The aim of this study was to review the literature regarding human noise-induced permanent threshold shift and to determine whether the observed data agreed with the predictions of two different exchange rates (ERs).
An initial list of possibly relevant studies included those cited by authors who endorsed the 3 dB ER, as well as studies in personal files, studies retrieved by a MEDLINE search, and the reference lists of all of these. Criteria for relevance were designed to ensure that exposures were sufficiently intermittent or fluctuating that effective exposure levels based on the 3 dB (LAeq8h) and 5 dB (time-weighted average [TWA]) ERs would differ by at least 1 dB, that at least one of these metrics could be estimated, and that audiometric data were available for groups of defined age, sex, and exposure. Relevant studies were reviewed in detail, and their audiometric data were compared with the predictions of the ISO-1999/ANSI S3.44 model.
Nine relevant studies were identified. For six articles, the reported hearing levels were substantially less than would have been predicted from LAeq8h. In each of these cases, TWA would have predicted lower hearing levels than LAeq8h and would have better fit the observed data. In three cases it was not possible to say which ER would have better fit the observed data.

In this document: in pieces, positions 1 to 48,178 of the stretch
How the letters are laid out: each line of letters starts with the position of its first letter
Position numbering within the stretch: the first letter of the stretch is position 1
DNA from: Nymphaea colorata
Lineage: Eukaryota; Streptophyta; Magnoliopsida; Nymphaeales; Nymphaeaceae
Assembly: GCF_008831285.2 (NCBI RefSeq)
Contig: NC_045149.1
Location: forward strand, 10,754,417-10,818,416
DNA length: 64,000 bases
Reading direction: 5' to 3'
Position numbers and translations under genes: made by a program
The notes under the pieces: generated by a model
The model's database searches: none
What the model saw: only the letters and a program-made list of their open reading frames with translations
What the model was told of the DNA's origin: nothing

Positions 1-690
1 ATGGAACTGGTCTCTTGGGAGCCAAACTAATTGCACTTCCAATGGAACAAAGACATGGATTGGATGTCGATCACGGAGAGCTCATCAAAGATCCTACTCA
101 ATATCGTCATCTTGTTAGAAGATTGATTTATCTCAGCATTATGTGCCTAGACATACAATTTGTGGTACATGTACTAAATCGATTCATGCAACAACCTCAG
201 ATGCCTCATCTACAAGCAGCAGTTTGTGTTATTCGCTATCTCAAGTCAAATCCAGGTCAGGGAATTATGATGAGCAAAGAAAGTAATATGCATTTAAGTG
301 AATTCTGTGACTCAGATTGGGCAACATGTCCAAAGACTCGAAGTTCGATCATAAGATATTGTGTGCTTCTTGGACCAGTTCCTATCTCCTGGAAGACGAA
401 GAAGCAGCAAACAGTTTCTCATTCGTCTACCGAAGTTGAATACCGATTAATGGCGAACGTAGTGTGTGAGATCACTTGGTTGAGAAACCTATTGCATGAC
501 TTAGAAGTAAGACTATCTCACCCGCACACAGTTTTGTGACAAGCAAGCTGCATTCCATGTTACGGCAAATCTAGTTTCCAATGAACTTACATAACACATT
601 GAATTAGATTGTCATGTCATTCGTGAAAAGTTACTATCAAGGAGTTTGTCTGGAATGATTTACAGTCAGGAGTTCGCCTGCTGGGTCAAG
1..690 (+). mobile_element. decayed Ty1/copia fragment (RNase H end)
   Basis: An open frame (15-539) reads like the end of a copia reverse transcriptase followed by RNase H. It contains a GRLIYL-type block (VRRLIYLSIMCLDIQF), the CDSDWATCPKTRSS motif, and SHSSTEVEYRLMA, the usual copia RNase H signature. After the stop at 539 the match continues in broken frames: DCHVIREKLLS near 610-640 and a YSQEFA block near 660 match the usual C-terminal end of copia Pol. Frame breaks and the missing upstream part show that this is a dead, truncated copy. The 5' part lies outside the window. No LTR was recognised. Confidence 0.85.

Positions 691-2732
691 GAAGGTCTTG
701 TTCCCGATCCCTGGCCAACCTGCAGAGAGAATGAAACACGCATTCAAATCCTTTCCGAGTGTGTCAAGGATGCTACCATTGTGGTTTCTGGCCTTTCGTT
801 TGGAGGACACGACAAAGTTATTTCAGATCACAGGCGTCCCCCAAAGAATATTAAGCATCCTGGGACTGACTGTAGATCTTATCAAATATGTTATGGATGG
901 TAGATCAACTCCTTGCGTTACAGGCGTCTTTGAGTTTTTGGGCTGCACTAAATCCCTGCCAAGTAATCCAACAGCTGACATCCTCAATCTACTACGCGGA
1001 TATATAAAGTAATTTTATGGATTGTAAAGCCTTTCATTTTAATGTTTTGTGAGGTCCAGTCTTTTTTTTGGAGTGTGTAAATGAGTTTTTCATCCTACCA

The 3 dB ER systematically overestimates the risk of noise-induced hearing loss for intermittent or fluctuating noise. The 5 dB ER appears to be more accurate, but also overestimates risk, particularly for exposures above 100 dBA.
The appropriate exchange rate (ER: the amount by which noise exposure level is changed when duration of exposure is halved or doubled, to produce the same risk of hearing loss) remains controversial. Dobie and Clark review the literature regarding human noise-induced permanent threshold shift, comparing the observed data to the predictions of two different ERs, and conclude that the 3-dB ER systematically overestimates the risk of noise-induced hearing loss for intermittent and/or fluctuating noise. The 5-dB ER appears to be more accurate, but also over estimates risk, particularly for exposures above 100 dBA.
1Department of Otolaryngology—Head and Neck Surgery, University of Texas Health Science Center at San Antonio, San Antonio, TX; and 2Department of Audiology and Communication Sciences, Washington University School of Medicine, St. Louis, MO.
The authors declare no other conflict of interest.
Address for correspondence: Robert Dobie, Department of Otolaryngology—Head and Neck Surgery, University of Texas Health Science Center at San Antonio, 8300 Floyd Curl Dr., MC—7777, San Antonio TX 78229, USA. E-mail: Dobie@uthscsa.edu